Want to sell your home in a hurry?
There’s a “secret weapon” for that, Maggie Setler of Sewickley said.
It’s called home staging — the art of making your home as appealing as possible to today’s savvy buyers, who peruse dozens of photos online before ever setting foot in a house for sale.
“In addition to online listings, they check in with HGTV, Pinterest, and web sites like Houzz,” said Setler, whose company is Pittsburgh Staged Homes. “They want homes that look up-to-date and move-in ready. If they don’t like how it looks online, it doesn’t even make the list of houses to go see.”
Home staging can include minor repairs and updates, fresh paint and de-cluttering. It also means removing personal items like family photos, as well as arranging furniture, accessories and art in the most appealing way.
“The goal is to make the home look warm and inviting, allowing buyers to visualize the possibilities for the space,” Setler said. “When buyers can make an emotional connection to the house and see themselves living there, they are ready to buy.”
Interior designer Alison Hutchins, owner of Hutch & Home in Beaver Falls, offers home staging services in addition to selling new and vintage furniture.
“There are two basic types of staging,” she said. “One, I come in and re-arrange what you already have; two, if you’ve got an empty or flipped house, we bring out furniture and set it up to make the house look cozy.”
Once you’ve been living in a house for years, she said, your eye tends to gloss over clutter. That’s one reason it’s difficult to do your own staging.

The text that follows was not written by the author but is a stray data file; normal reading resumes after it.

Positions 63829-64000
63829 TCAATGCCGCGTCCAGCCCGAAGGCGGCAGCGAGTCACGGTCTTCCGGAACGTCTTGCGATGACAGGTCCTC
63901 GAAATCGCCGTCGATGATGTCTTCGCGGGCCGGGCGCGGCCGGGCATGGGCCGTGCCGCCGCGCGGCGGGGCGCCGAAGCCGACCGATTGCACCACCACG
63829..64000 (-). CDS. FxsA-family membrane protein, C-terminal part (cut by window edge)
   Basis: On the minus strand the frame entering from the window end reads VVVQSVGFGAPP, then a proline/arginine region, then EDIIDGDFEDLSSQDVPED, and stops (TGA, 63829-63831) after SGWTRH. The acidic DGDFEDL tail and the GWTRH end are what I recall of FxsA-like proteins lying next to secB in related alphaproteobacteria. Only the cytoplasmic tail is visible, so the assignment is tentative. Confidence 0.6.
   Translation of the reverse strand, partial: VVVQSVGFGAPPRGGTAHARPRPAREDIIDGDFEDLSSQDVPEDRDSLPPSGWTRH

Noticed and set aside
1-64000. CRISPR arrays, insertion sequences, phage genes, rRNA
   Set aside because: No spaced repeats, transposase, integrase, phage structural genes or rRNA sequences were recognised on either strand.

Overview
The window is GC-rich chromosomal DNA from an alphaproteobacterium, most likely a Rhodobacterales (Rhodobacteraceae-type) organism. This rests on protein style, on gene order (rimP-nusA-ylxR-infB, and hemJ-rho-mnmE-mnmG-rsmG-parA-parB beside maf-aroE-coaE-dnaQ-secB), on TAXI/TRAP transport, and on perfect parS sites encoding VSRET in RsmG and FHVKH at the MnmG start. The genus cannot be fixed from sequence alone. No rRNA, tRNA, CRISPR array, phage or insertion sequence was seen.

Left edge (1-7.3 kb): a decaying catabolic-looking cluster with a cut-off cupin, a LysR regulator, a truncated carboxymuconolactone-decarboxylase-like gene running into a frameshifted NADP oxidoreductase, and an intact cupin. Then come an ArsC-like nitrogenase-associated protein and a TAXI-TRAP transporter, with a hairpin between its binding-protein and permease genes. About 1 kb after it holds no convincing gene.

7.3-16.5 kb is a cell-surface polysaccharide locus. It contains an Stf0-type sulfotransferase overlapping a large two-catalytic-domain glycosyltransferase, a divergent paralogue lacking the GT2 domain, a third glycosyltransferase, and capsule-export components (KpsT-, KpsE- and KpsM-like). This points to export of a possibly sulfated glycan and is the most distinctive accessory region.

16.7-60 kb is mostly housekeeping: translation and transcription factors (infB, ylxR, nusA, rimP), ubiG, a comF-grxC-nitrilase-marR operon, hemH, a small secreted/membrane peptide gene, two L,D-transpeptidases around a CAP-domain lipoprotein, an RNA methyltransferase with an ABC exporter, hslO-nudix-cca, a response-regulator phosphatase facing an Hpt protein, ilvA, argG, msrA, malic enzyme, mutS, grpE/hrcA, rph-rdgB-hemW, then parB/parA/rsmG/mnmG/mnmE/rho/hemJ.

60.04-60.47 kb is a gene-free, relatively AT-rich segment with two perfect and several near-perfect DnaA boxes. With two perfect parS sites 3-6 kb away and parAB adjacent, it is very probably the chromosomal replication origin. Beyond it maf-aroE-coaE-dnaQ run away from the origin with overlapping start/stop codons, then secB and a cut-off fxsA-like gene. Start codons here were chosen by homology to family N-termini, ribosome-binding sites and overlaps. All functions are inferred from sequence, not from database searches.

“People tend to under-estimate how much tidying needs to be done,” Hutchins said. “A trained designer not only brings a fresh eye, but she knows about proportion and scale, and what makes a room flow better.”
Whether you go it alone or bring in a pro, some basics to keep in mind:
• Fresh bedding and linens are a must (plus, you can take them with you when you move.) Modern pillows and lampshades are inexpensive ways to update your home’s look, as well.
• Try to detach emotionally — as much as possible — from your home. One good tactic, said Setler: Take a photo of every room in your house from each entryway, and examine them on your computer — which is how they will appear to any potential buyer.
• In every room, streamline as much as you can. “Remove anything you don’t need right now, like out-of-season clothes,” said Setler. “Aim to have closets and storage spaces no more than three-quarters full. If you can’t store the boxes off-site they should be neatly stacked against the wall of the garage.”
• In kitchens, clear as much as possible from the counters. For bathrooms, think “hotel-like,” Setler advised. “Seeing your grooming products doesn’t make the buyer feel at home.”
Last, don’t assume you can’t afford professional staging; for occupied homes, the cost is generally between $150 and $500, Setler said. (Vacant homes averages $3,000 to $6,000.) “The common misconception is that staging is only for expensive homes or houses that are in terrible shape,” Setler said. “The reality is that staging helps all houses sell faster.”
For example, Setler recently staged a modestly priced home for a cost of $325. Once the Realtor saw the results, she suggested raising the price of the home by $2,500. “The house sold in one week for the full asking price, putting an extra $2,175 in the pocket of the seller,” said Setler. “That is the power of staging.”